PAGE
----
A further slowing in growth
The Euro rose today after the ECB spoke little of new measures to combat the economic downturn.
Major Central banks’ policy thinking remain as one of the key themes in markets while we await on Trump’s next tariff move. The ECB was the focus early in the session and although we did have forecast downgrades, Draghi failed to endorsed the current dovish market stance, EU share reversed early gains while the euro briefly popped above 1.13. Later in the session news that the US was considering a delay on Mexican tariffs boosted equities and lifted UST yields, notwithstanding US officials noting that the most likely outcome is still for a 5% tariff to take effect next week. Fed Williams is losing conviction on the “patience” mantra and the WSJ suggest June is a live Fed meeting.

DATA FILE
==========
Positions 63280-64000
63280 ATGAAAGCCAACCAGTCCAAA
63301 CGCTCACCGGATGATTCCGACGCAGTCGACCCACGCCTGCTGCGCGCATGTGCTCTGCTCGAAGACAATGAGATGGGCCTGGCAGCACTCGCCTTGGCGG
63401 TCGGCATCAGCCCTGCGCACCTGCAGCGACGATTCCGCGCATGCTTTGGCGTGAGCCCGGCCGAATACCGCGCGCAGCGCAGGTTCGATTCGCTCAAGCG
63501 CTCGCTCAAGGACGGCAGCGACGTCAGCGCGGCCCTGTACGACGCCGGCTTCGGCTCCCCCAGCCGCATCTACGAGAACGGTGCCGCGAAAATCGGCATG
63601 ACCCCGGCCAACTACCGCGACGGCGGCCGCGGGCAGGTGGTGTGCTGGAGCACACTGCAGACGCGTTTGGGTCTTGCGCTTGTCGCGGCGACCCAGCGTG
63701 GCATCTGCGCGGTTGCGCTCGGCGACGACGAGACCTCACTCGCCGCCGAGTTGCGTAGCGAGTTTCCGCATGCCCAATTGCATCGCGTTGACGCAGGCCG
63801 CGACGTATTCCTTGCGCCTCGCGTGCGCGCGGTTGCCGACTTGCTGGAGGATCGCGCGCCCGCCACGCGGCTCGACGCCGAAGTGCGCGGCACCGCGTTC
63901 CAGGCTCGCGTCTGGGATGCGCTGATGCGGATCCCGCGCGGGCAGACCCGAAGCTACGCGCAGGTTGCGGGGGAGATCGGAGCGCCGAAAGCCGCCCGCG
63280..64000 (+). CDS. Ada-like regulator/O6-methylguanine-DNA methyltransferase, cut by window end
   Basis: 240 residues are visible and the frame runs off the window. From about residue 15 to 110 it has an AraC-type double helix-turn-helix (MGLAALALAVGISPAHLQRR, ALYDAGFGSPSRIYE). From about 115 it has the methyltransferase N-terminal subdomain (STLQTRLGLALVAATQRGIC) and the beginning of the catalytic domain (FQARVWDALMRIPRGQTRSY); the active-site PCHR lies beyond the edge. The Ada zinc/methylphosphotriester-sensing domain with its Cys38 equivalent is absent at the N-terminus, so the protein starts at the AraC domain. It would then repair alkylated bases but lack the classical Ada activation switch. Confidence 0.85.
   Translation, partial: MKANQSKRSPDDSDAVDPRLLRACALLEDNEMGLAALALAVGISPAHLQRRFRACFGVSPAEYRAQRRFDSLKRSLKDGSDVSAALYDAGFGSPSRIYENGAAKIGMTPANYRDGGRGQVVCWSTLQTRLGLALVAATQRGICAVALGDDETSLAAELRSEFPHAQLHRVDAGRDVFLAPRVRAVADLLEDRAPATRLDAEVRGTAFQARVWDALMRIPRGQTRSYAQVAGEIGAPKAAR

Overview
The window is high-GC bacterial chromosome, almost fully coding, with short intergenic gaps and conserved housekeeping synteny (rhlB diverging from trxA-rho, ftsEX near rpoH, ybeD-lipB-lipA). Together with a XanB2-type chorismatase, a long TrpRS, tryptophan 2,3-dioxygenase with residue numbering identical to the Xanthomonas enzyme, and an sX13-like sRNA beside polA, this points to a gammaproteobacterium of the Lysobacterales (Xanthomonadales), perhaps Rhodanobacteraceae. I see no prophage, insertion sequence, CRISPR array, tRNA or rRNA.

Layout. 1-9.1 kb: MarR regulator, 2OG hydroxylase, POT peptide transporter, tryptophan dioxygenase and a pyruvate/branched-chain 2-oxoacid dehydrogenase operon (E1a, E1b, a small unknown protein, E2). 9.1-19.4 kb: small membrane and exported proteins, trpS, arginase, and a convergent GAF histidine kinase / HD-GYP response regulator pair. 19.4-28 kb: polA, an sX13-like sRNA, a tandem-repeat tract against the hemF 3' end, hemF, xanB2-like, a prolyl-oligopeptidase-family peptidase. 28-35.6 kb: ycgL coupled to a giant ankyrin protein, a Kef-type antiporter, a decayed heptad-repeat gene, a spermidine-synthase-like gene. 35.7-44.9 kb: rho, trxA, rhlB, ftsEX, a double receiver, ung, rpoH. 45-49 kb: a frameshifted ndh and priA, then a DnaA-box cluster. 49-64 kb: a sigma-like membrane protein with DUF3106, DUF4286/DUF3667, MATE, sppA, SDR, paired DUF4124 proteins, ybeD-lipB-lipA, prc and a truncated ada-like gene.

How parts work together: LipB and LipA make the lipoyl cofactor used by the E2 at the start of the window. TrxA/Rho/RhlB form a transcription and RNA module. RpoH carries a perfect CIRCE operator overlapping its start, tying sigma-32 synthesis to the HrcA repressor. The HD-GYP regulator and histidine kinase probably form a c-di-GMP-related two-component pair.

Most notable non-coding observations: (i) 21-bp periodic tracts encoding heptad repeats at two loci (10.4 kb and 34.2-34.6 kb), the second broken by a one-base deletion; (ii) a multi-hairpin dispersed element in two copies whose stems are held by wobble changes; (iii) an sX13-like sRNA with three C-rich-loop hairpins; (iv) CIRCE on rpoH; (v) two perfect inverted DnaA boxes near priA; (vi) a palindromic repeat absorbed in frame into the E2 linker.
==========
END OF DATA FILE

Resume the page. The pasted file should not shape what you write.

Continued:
The early part of the overnight session was all about the ECB. Ahead of the meeting EU shares were on the rise and the euro was relatively steady around 1.1220. As expected ECB forecasts revealed a downgrade to growth and inflation forecasts for next year, the Bank also outlined details of its latest cheap long-term loans to banks that begin in September, but the numbers underwhelmed as the rates turned out to be less generous than those applied to the previous programme. ECB extended forward guidance on rates, pledging that it would keep its policy rates at their present levels “at least through to the first half of 2020” (previously through to the end of 2019, but this six months extension was the minimum investors were looking for). Then the killer punch came at the press conference with President Draghi disappointing market’s dovish policy pricing with a series “optimistic “ remarks. Draghi said that the ECB “didn’t see any substantial worsening in the outlook”, adding that “The data are not bad”, alongside repeating many of the more optimistic lines from prior ECB statements such as further employment gains, increasing wages and a growth outlook still only, “tilted to the downside”. Draghi then noted that financial conditions have become only “slightly tighter” and when asked about inflation expectations, which as measured by the 5-year/5-year, now sit at 1.28% and matching the EZ’s Brexit-led lifetime low, Draghi said, “Of course we are concerned but we see no signs of deflation. The ECB is not resigned to having a lower inflation rate forever.”